A food-packaging company was rapidly becoming a heavy-hitter in its market and taking up serious shelf space in grocery stores like Whole Foods.
The owner called in a panic on a Friday afternoon. A consumer was claiming a charred cigarette butt made its way into one of his products.
This was impossible because the food received several stages of heat treatment, the owner explained. If a cigarette butt did indeed find its way into the production line, it would’ve disintegrated.
So why was he so panicked?
A reporter had heard the allegation and called asking for comment. It was the first the owner heard of it.
The story was to be published on Monday. (This is highly uncommon. Usually, you’re given minutes — not days — to respond before the reporter hits “Publish”.)
This raised several questions. Was there any truth to the allegation? Was a competitor behind it because they felt threatened? How much damage could it cause to the manufacturer’s reputation?
“We’ll craft a statement, work with the media, and get this resolved,” we said.
“Oh, that won’t be necessary. I resolved it myself,” he replied.
Then why was he calling?
“I just wanted your opinion. I asked the reporter the name of the consumer making the accusation, called him directly and asked, ‘How much will it cost to make this go away?’”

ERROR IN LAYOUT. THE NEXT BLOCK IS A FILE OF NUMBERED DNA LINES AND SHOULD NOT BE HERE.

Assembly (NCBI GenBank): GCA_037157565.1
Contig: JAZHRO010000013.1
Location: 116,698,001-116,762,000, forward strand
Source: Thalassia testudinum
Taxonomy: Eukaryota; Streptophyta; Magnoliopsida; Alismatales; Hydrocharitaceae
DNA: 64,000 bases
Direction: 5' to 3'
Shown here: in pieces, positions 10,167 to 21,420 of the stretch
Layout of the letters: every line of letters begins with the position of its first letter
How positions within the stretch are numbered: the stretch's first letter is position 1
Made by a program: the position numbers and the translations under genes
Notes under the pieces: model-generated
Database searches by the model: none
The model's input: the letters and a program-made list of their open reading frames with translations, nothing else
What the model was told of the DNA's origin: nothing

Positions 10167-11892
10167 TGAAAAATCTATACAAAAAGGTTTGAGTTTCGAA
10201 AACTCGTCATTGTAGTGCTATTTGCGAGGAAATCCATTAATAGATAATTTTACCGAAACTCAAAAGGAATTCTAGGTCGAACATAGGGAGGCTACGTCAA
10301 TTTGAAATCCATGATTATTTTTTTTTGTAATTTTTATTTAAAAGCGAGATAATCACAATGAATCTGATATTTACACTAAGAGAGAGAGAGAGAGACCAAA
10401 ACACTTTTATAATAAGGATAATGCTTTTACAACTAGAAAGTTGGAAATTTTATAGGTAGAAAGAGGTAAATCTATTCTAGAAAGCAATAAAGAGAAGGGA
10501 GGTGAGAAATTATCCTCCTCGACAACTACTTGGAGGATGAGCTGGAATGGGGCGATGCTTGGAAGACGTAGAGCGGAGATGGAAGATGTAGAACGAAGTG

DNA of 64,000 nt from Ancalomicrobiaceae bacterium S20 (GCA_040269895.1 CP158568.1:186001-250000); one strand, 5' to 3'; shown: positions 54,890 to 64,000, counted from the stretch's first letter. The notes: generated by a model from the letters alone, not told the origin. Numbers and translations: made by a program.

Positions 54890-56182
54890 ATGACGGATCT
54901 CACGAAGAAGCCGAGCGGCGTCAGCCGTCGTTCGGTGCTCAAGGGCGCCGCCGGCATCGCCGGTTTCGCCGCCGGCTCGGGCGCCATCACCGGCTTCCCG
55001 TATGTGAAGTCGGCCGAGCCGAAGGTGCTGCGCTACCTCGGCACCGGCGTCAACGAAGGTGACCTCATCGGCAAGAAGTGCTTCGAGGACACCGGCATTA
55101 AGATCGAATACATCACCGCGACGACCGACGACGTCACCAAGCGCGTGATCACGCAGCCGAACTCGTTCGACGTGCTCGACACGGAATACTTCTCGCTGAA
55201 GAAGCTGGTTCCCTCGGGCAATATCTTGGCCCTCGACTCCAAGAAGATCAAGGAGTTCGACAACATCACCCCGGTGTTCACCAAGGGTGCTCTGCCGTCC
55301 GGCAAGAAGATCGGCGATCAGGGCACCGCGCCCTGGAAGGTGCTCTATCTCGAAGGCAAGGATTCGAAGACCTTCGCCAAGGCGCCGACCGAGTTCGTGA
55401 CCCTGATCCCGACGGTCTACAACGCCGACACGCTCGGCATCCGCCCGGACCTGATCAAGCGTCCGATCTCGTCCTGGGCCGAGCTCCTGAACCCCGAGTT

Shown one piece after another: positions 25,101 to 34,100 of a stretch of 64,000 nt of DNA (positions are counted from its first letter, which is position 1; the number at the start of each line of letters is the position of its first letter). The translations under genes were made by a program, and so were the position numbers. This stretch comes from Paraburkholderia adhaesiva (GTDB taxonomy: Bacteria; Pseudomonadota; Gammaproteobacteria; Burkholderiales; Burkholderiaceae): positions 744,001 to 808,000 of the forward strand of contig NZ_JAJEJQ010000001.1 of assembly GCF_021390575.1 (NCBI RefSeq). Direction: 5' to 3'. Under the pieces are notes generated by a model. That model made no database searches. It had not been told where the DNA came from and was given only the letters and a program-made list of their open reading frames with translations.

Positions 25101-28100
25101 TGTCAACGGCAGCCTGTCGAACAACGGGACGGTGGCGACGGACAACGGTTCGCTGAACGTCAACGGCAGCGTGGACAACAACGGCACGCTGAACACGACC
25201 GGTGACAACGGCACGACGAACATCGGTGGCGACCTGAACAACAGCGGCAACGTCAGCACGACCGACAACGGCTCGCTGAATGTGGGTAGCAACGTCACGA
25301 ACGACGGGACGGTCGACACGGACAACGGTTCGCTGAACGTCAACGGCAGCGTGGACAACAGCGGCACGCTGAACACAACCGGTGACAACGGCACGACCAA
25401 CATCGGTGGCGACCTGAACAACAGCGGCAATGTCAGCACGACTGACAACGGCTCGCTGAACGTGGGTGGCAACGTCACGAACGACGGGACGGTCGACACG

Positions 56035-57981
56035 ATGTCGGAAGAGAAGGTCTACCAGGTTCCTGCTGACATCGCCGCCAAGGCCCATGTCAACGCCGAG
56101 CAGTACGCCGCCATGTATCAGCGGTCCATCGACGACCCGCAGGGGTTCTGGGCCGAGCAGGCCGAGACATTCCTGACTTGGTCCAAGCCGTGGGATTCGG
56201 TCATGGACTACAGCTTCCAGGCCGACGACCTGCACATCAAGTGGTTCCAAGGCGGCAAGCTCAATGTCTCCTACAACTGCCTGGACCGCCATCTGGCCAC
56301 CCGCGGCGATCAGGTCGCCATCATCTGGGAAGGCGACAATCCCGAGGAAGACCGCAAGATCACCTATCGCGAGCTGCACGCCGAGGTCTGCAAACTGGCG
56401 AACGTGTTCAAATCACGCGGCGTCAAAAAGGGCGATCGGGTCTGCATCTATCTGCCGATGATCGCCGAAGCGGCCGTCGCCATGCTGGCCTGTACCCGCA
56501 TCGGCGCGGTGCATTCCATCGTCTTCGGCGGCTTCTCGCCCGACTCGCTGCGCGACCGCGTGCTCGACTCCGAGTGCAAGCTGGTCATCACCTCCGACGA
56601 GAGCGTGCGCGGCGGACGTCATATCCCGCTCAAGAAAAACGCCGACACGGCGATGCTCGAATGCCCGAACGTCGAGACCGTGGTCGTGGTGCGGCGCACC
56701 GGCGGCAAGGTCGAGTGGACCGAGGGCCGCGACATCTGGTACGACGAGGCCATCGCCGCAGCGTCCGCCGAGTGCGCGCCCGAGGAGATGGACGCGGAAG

We were shocked. “What does your lawyer think about this?”
Sounding a bit uneasy, the owner replied, “I didn’t call one. Do you think I should have?”
“Absolutely. You should’ve called your lawyer as soon as you heard about it. Now you’ve bribed someone who according to you has no case whatever. That puts a large Kick Me! sign on your back for anyone looking for a quick payday. We need to handle this immediately. We’ll get back to the reporter. If you don’t have a lawyer, we have someone in mind.”
“I’ll think about it over the weekend,” the owner said. “But first, I’m off to play golf!”
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